Sunday, July 31, 2011

Books on Modern Quilting

Block Party, Material Obsession, Modern Log Cabins, Quilts Made Modern, City Quilter, The Modern Quilt, Cozy Modern Quilts.........I could go on and on and on.

I have been feeling down lately and know that a new book will perk me right up again.  So I have been perusing the bevy of modern quilting books out there now.  So many look really wonderful, and of course I want them all.

So tell me, dear quilting friends, what is your favorite modern quilt book?  Which one do I need to buy?



Jessica said...

Ringle & Kerr- Modern Quilt Workshop.
Their Quiltmaker's Color Workshop is pretty good too.

Barbara Arcement said...

I have a new grandbaby due in a few months. I got this book. such cute things to make.
I made the little sweet!
I found it Amazon
Handmade Beginnings: 24 Sewing Projects to Welcome Baby
Anna Maria Horner

JoAnne in southern California said...

Another one by Ringle & Kerr: Quilts Made Modern. City Quilts is really nice too.

Nifty Quilts said...

Liberated Quilting II by Gwen Marston, and (can't remember the name) by Jean Wells. My favorite, although it's not "modern" quilts, is Bold Improvisation by Scott Heffley.

Chris said...

Though not a new book, this is one I keep returning to: Art Quilts: Playing with a Full Deck by Sue Pierce. The 54 examples are all excellent examples of thinking outside the box, plus all are stunning and beautifully made. I saw the travelling show at the Corcoran Gallery in Washington D.C. years ago. Enjoy!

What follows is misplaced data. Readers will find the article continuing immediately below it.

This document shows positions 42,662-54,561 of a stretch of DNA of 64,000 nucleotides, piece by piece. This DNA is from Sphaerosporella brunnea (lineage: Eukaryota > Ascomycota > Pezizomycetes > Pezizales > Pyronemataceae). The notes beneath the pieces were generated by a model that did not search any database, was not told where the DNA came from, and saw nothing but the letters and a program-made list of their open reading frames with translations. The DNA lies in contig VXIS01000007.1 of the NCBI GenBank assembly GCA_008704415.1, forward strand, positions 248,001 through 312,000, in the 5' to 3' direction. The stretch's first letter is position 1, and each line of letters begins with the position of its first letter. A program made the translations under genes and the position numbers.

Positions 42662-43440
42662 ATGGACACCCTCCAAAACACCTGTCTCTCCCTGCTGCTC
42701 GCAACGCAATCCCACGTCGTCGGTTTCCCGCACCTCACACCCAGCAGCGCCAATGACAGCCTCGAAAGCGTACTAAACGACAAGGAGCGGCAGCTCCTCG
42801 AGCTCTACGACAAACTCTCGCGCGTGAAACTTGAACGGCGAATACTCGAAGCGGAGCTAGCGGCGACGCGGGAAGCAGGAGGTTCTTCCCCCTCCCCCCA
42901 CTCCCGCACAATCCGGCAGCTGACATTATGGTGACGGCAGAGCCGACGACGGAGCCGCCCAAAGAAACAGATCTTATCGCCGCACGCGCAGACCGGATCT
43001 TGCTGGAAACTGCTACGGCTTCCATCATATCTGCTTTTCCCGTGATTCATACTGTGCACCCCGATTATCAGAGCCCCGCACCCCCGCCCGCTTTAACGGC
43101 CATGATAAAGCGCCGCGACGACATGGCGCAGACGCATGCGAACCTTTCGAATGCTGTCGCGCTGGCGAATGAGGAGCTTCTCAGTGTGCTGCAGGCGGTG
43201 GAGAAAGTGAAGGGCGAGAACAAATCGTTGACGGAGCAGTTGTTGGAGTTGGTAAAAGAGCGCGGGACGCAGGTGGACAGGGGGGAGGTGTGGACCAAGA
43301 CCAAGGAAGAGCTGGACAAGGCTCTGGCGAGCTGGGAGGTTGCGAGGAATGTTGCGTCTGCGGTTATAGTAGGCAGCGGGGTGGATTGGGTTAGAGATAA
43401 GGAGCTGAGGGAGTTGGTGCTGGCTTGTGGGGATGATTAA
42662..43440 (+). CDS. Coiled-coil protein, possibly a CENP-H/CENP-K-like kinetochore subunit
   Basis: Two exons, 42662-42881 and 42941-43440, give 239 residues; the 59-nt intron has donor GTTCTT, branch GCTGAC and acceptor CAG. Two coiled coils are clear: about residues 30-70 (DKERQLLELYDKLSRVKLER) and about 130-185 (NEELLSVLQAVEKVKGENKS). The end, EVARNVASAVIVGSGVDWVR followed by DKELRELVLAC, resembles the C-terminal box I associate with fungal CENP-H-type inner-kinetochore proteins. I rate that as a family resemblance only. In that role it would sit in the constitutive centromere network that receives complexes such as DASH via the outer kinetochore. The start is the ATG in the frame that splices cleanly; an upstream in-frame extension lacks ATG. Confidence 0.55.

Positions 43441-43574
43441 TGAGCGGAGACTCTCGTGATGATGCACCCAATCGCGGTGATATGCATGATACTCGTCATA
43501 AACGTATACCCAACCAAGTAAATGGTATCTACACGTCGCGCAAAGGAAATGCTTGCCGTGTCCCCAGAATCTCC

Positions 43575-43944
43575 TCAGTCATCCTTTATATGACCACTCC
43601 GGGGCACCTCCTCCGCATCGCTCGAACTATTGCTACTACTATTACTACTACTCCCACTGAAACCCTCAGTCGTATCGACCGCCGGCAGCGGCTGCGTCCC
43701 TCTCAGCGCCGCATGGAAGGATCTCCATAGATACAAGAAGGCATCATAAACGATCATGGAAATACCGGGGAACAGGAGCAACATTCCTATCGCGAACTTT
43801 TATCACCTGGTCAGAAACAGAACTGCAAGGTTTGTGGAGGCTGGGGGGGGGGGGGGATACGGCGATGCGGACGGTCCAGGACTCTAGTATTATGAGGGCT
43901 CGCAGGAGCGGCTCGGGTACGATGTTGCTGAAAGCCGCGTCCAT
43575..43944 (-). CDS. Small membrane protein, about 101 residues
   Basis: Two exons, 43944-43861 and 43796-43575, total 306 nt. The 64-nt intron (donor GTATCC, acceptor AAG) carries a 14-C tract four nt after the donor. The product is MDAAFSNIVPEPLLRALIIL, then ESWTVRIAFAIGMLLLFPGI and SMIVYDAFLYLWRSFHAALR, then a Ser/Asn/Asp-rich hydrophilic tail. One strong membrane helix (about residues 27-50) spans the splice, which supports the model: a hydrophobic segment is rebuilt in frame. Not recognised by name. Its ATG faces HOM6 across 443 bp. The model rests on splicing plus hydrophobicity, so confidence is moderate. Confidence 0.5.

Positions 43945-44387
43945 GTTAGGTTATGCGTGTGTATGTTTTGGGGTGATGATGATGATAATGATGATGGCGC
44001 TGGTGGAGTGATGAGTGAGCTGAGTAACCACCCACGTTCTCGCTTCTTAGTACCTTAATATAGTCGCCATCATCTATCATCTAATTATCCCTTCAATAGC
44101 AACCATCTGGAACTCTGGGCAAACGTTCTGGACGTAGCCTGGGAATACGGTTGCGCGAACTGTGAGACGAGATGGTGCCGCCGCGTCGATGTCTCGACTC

Miki Willa said...

My current favorite is Intuitive Color & Design by Jean Wells. I think it is the one LeeAnn was refering to.

Anonymous said...

Material Obsession quilts are different from what USA is use to looking at. At first glance they may look the same but when you start "taking them apart" or "putting them together" your mind is off on it's own tangent... of course if you want to make one of the quilts as they are present the instructions as there. There is often discussion on how and why they got to the point they did. They being the two authors who started at point "one" and then each did their own thing.